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Kenya's burst Patel dam was 'built illegally'

BBC Africa/Maximilian Kasseh, Jr.
Scenes from damage caused by burst dam
Scenes from damage caused by burst dam

The Kenyan dam which burst, killing more than 40 people, was illegal, the country's water authority says.

The dam is one of a number on a sprawling farm near Solai, 190km (120 miles) from the capital, Nairobi.

But none of them had a permit, a Water Resources Management Authority (Warma) spokesman said. The farm's manager has denied any wrongdoing.

The search for dozens more missing people continues amid fears the death toll will rise.

More than 40 people are already known to have lost their lives in Wednesday's disaster, with almost half the victims found so far were children, police said.

An investigation into the tragedy has been announced, with a report into "cause and culpability" requested by the public prosecutor's office within two weeks.

It is likely to take a close look at the dam, which Warma spokeswoman Elizabeth Luvonga said lacked the documents needed.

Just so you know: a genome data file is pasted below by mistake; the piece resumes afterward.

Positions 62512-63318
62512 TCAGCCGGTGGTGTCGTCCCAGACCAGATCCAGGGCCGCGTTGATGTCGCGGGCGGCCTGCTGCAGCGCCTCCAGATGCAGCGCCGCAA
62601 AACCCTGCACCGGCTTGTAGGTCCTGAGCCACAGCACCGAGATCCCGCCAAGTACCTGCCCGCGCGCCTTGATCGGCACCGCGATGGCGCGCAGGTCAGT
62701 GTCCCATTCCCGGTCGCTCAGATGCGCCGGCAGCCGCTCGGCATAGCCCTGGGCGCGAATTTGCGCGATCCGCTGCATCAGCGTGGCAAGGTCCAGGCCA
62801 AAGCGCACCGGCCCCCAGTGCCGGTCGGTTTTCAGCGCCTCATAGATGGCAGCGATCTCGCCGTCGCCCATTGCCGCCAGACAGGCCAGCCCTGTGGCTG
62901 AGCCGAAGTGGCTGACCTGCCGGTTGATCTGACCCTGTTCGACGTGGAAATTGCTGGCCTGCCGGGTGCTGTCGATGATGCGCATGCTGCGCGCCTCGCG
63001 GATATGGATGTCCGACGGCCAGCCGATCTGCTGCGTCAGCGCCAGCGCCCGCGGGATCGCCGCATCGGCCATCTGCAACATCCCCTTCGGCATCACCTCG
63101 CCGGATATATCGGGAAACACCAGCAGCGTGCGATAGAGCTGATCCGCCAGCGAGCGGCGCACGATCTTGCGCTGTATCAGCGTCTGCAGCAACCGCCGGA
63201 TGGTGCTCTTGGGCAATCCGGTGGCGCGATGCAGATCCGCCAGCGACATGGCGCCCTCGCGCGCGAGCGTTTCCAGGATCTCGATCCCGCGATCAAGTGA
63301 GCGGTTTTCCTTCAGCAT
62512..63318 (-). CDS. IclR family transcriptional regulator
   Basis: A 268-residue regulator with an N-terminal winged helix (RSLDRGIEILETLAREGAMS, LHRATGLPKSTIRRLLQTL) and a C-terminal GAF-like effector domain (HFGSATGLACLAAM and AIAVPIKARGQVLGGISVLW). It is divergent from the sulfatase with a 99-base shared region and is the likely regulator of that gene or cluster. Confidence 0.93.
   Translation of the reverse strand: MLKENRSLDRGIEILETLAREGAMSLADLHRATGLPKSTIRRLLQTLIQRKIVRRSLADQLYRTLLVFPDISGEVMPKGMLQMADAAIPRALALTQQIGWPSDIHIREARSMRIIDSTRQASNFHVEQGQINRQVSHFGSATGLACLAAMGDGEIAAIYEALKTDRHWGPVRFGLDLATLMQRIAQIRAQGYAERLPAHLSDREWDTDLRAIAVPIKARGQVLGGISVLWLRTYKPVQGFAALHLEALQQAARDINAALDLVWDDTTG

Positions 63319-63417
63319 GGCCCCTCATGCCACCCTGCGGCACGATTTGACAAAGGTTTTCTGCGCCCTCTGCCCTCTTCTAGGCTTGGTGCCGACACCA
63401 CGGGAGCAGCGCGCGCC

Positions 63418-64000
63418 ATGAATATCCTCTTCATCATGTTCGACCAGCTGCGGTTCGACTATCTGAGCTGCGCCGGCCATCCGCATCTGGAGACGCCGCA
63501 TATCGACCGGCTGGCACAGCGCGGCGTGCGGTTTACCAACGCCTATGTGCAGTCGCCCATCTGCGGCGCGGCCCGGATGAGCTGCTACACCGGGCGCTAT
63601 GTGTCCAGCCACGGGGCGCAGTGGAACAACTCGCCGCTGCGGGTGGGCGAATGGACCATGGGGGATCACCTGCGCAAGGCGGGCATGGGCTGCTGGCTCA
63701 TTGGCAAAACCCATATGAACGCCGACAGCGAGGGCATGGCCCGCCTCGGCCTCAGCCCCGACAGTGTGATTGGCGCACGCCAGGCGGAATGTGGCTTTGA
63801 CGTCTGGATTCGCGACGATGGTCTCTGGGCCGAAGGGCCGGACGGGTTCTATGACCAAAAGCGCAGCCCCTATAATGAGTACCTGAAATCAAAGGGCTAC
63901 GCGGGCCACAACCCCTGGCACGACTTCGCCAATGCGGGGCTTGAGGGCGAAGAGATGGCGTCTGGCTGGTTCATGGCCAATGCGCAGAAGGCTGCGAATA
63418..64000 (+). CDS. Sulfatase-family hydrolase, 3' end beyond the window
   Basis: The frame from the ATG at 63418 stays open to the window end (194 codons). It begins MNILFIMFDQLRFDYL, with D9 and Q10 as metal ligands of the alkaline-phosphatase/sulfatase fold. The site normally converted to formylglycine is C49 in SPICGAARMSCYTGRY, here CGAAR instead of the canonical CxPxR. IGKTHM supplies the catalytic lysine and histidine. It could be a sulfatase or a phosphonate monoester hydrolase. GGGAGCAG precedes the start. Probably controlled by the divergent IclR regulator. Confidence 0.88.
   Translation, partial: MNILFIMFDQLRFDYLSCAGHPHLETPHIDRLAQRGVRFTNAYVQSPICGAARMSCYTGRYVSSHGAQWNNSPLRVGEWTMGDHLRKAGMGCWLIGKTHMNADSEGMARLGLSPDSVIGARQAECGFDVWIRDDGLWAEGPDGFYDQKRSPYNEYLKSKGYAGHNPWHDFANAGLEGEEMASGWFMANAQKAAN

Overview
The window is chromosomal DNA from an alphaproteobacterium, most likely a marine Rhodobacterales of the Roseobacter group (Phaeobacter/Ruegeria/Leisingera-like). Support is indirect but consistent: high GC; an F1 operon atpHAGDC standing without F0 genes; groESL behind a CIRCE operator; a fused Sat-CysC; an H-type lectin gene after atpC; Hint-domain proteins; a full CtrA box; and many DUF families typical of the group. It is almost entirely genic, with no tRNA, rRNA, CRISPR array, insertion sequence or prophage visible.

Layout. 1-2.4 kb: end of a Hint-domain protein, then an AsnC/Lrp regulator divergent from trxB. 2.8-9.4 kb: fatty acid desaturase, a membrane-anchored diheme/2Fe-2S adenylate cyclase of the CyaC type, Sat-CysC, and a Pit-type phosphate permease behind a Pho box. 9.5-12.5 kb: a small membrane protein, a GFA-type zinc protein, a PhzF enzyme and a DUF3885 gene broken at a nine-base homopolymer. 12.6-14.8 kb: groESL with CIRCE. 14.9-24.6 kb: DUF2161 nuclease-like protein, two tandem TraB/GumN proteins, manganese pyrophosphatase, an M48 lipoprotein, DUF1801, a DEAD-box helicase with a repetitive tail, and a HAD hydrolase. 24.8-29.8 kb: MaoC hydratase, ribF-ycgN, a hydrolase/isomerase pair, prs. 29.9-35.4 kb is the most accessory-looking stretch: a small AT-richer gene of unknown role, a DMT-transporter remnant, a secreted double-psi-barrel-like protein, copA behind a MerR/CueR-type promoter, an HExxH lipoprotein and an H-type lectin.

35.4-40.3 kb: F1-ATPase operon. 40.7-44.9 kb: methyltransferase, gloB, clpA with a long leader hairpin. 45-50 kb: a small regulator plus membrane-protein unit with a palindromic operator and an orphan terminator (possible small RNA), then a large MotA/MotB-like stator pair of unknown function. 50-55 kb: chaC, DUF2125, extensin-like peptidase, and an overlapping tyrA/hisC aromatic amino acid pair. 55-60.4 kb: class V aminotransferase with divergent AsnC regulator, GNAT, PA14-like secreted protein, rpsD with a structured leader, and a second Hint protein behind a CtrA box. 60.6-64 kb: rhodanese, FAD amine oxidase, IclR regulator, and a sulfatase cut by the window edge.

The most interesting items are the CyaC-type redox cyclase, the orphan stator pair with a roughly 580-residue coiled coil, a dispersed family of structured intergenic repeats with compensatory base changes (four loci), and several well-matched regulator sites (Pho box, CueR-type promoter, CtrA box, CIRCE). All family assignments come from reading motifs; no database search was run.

"None of them have permits. That is why they are illegal," she told Reuters news agency.

But the general manager of the farm, Vinoj Kumar, denied the accusation.

"All these dams were built about 15 to 20 years before. There's no [nothing] illegal," he said.

Meanwhile, the Manager of Kenya’s Patel Dam has blamed bad weather and loose boulders for cracking the water reservoir.

The dam burst Wednesday sending water downstream in Solai Town in Kenya killing at least 41 people.

Dozens of others are still missing and about two thousand residents are made homeless.

The BBC quotes Manager Vinod Jayakumar as saying the dam has been in operation for more than 20 years and other dams in the farm have been operating for much longer.

Mr. Jayakumar sent condolences to the victims’ families adding, the company has been giving out food and clothes to survivors.

He said locals should pray that there won't be more rain.

Meanwhile, the office of Kenya’s Chief Prosecutor, Noordin Haji, has directed the Police Boss, Joseph Boinett, to probe the dam disaster and report in 14 days.

 


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